Got an email regarding mechanics liens and unfortunately the email they provided me to respond was incorrect so I’ll answer it here. But first the question:
As part of my kitchen remodel project, I purchased maple kitchen cabinets from a kitchen & appliance store in Burlingame, CA two years ago. I had my contractor install the cabinets. After installation, we discovered that the outside panel of the pantry came unfinished and wasn’t maple but birch (it actually should have been the inside panel of the pantry that isn’t seen). After going through several different unsatisfactory scenarios to try and correct the problem, the kitchen & supply store hired a wood refinisher to put a veneer on the unfinished panel and stain it. The work was completed approximately 3 months ago. Yesterday i n the mail I received a letter from the wood finisher stating that because the kitchen & supply store had failed to pay the invoice, he was demanding payment from me and he will place a lien against my property if I don’t pay it. I have discovered that the kitchen & supply store is going out of business and it wouldn’t surprise me if he is also filing bankruptcy. My question is this, given the fact that I did contract with this person to do the work, am I liable to pay the outstanding invoice that was sent to the kitchen & appliance store?
If you have a direct contractual agreement with the wood finisher, he has 90 days from the last time he was working on your project to officially record the lien with the county. If it is past that time he has lost his lien rights. Many contractors get sloppy with these time lines and often miss them but threaten anyway. They are betting you don’t know the lien laws. Anybody can file a lien but to perfect it in court the burden of proof is on him and he has to meet strict criteria to win his case. Plus he has to hire an attorney to do this and that will cost him, so he must be absolutely sure he meets the requirements of the law.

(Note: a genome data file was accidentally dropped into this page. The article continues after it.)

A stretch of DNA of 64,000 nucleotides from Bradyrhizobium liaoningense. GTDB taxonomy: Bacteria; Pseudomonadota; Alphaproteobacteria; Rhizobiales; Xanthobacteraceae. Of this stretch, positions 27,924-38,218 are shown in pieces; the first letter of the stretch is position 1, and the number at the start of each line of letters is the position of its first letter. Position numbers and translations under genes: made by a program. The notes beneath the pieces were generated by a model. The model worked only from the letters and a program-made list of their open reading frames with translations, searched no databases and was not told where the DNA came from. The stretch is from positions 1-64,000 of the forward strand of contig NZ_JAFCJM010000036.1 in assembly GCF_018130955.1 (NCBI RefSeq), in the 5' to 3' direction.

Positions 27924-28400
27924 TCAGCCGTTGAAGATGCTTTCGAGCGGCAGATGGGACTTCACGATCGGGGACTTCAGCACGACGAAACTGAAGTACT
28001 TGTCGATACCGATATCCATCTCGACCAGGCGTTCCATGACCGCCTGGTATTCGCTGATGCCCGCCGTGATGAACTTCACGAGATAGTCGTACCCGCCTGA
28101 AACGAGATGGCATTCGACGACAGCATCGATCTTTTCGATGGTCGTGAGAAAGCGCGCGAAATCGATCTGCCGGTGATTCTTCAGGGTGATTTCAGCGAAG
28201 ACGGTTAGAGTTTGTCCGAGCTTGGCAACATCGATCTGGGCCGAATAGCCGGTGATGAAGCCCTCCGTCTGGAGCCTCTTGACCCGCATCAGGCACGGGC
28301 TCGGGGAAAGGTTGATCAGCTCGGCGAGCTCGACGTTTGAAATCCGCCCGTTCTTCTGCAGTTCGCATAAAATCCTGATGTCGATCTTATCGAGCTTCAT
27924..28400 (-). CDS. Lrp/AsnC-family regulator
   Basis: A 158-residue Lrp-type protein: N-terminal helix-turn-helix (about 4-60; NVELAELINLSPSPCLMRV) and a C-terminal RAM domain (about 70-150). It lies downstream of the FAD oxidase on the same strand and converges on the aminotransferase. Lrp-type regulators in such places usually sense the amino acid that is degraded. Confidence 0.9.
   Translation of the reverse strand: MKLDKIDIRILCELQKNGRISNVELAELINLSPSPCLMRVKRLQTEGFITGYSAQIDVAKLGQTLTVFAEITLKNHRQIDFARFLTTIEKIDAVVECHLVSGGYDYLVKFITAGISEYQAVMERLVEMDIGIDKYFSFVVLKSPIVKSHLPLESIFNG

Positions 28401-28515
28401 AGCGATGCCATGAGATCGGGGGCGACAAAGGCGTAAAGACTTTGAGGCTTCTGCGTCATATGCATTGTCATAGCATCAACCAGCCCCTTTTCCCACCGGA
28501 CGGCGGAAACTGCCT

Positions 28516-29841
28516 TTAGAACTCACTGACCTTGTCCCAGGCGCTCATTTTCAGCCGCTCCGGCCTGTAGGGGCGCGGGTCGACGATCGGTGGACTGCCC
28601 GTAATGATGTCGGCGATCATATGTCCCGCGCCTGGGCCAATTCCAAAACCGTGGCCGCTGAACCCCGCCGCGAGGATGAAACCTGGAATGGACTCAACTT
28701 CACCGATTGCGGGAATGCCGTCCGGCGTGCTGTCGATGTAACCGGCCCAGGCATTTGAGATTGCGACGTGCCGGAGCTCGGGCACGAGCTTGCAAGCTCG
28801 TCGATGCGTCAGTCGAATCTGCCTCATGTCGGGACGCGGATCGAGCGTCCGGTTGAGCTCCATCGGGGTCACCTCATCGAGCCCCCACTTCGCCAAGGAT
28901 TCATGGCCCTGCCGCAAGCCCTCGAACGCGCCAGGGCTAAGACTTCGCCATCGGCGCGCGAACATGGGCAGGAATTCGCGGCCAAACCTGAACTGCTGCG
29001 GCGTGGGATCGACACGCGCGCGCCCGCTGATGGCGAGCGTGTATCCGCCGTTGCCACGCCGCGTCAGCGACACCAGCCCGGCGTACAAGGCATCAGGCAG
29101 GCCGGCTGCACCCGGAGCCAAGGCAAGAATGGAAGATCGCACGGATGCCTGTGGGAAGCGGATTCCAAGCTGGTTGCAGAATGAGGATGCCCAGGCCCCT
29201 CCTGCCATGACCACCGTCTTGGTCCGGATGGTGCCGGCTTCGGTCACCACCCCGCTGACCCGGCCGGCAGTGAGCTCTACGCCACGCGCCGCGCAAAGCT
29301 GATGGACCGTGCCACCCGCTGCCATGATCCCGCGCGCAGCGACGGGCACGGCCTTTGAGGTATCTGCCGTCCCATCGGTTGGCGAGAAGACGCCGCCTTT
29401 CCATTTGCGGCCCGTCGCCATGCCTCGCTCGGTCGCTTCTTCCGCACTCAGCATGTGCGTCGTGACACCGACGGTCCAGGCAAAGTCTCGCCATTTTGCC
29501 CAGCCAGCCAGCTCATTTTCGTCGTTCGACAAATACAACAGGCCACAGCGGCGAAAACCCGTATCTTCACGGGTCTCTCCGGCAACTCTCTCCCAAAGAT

If the kitchen store hired him as a subcontractor, then he has to send you a preliminary notice within 20 days of starting work on your project in order to retain his lien rights. Again if he didn’t, he still will try to get money from you by filing a lien but he doesn’t have any stand at this point. Be sure to read the section on mechanics liens on my site as well as the CSLB site.
Check your time line on when he was last on the property. If it is past the 90 days, he doesn’t have a solid case. You can wait for the lien to become null and void and then petition the courts to have it removed. You can also consult with an attorney who specializes in construction law who can counsel you further.